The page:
David Iben put it well when he said: “Volatility is not a risk we care about. What matters to us is to avoid the permanent loss of capital. ‘ It is only natural to consider a company’s balance sheet when considering how risky it is, as debt is often involved when a business collapses. We note that Braster SA (WSE: BRA) has debt on its balance sheet. But does this debt concern shareholders?
Why Does Debt Bring Risk?
Generally speaking, debt only becomes a real problem when a company cannot repay it easily, either by raising capital or with its own cash flow. Ultimately, if the company cannot meet its legal debt repayment obligations, shareholders could walk away with nothing. However, a more common (but still painful) scenario is that he has to raise new equity at low cost, thereby constantly diluting shareholders. Of course, debt can be an important tool in businesses, especially capital intensive businesses. The first thing to do when considering how much debt a business uses is to look at its cash flow and debt together.
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What is Braster’s debt?
As you can see below, Braster was in debt of Z12.0million, as of June 2021, which is roughly the same as the year before. You can click on the graph for more details. And he doesn’t have a lot of cash, so his net debt is about the same.
A look at Braster’s responsibilities
Zooming in on the latest balance sheet data, we can see that Braster had a Z24.5million liability due within 12 months and Z 4.25million liabilities due beyond. In return, he had 41.0,000 z in cash and 365.0,000 z in receivables due within 12 months. It therefore has a liability totaling Z 28.3 million more than its combined cash and short-term receivables.
Given that this deficit is actually greater than the company’s market cap of Z27.2million, we think shareholders should really watch Braster’s debt levels, like a parent watching their child go crazy. cycling for the first time. Hypothetically, extremely high dilution would be required if the company were forced to repay its debts by raising capital at the current share price. When analyzing debt levels, the balance sheet is the obvious starting point. But it is Braster’s earnings that will influence the way the balance sheet looks in the future. So if you want to know more about its profits, it may be worth checking out this long term profit trend chart.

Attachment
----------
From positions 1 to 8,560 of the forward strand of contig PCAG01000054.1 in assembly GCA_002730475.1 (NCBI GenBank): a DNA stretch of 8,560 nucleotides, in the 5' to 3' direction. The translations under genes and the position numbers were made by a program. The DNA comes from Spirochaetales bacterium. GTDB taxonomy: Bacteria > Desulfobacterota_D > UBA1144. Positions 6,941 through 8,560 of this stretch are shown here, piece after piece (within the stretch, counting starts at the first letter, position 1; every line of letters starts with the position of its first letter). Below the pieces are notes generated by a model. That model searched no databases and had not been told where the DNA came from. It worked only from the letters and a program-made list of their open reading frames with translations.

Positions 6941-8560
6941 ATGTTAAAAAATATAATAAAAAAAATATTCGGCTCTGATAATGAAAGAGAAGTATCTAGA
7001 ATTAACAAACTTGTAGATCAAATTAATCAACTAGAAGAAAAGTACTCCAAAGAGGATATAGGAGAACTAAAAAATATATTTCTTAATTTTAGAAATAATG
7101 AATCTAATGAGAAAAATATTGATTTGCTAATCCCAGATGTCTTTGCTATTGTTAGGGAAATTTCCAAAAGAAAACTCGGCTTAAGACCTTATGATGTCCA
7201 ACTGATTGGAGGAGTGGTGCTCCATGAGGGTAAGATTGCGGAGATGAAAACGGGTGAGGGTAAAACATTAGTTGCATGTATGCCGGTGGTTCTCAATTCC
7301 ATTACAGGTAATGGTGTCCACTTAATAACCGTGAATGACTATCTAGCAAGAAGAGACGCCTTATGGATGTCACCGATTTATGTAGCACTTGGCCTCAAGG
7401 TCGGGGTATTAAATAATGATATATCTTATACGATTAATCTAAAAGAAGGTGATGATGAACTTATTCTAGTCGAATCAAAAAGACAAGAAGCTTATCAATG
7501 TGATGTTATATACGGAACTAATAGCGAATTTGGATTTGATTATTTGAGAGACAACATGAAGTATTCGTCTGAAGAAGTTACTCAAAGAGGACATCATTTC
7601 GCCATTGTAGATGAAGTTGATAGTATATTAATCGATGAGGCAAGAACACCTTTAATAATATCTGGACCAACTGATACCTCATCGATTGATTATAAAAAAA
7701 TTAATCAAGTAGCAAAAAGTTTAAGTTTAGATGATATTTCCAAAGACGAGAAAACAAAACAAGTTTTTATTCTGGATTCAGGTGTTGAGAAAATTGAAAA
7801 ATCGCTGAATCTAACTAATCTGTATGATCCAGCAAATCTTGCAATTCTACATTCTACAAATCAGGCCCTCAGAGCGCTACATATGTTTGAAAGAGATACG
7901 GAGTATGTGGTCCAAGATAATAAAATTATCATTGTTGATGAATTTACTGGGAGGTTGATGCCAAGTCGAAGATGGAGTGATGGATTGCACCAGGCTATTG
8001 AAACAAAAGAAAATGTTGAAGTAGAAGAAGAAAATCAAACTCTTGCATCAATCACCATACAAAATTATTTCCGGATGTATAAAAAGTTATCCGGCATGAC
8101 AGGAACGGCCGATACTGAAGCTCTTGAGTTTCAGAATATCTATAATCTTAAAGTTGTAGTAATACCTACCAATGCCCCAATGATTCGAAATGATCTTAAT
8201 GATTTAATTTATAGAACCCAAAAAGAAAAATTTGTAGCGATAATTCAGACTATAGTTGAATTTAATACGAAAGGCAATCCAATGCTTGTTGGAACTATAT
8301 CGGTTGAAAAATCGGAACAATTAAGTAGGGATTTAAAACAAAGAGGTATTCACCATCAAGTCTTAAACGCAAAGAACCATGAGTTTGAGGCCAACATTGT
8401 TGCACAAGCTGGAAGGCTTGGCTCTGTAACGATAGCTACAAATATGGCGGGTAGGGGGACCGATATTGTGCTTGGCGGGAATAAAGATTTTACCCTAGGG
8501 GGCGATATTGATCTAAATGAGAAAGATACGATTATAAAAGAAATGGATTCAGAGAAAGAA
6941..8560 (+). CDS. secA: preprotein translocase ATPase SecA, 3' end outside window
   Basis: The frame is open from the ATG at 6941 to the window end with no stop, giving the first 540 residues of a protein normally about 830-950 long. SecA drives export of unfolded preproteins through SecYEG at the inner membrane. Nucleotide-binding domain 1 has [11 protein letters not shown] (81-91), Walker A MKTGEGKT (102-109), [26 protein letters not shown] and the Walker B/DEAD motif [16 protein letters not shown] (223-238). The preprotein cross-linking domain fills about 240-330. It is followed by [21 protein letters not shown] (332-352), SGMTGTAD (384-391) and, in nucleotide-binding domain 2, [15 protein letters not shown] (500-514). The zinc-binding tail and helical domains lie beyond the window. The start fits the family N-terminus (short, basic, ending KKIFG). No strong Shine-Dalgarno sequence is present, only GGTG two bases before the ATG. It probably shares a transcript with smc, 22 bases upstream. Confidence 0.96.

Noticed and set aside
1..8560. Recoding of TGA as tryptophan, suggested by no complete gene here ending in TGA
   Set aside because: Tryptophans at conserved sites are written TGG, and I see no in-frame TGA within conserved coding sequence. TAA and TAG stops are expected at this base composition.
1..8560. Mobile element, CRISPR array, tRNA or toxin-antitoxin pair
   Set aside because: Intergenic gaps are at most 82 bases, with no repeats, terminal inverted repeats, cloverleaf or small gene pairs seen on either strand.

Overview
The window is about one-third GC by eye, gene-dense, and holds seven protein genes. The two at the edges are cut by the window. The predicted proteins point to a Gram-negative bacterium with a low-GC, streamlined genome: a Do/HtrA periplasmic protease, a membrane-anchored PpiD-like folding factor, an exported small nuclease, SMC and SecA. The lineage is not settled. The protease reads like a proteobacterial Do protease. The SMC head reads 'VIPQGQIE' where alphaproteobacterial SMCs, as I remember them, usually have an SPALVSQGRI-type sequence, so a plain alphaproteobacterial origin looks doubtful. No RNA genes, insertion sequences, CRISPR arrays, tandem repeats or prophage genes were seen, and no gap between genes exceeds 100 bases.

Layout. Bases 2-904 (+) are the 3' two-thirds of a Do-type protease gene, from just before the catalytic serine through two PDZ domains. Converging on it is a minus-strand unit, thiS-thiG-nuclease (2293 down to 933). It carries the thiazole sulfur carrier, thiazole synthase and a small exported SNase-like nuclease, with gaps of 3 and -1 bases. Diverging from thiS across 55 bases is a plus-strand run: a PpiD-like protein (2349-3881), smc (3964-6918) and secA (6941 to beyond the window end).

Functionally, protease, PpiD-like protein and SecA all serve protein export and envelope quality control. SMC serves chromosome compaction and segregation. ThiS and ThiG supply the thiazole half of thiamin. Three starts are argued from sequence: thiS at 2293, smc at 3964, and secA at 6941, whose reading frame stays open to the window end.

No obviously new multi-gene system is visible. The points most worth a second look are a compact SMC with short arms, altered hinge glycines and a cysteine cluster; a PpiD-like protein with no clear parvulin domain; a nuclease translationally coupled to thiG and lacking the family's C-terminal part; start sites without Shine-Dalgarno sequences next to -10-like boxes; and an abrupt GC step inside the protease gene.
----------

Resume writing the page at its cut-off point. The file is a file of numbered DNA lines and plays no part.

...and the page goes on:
Given its lack of significant operating revenue, Braster shareholders are no doubt hoping that it can fund itself until it can sell some of its new medical technology.
It is important to note that Braster has recorded a loss of earnings before interest and taxes (EBIT) over the past year. Its loss of EBIT was 6.4 million z. Considering that aside from the liabilities mentioned above, we are nervous about the business. It would have to improve its operation quickly for us to take an interest in it. Notably because he had a negative free cash flow of Z2.4million in the last twelve months. That means it’s on the risky side of things. There is no doubt that we learn the most about debt from the balance sheet. But at the end of the day, every business can contain risks that exist off the balance sheet. These risks can be difficult to spot. Every business has them, and we’ve spotted 5 warning signs for Braster (including 3 a little unpleasant!) to know.
If, after all of this, you’re more interested in a fast-growing company with a strong balance sheet, take a quick look at our list of cash-flow net-growth stocks.
This Simply Wall St article is general in nature. We provide commentary based on historical data and analyst forecasts using only unbiased methodology and our articles are not intended to be financial advice. It does not constitute a recommendation to buy or sell shares and does not take into account your goals or your financial situation. Our aim is to bring you long-term, targeted analysis based on fundamental data. Note that our analysis may not take into account the latest announcements from price sensitive companies or qualitative documents. Simply Wall St has no position in the mentioned stocks.
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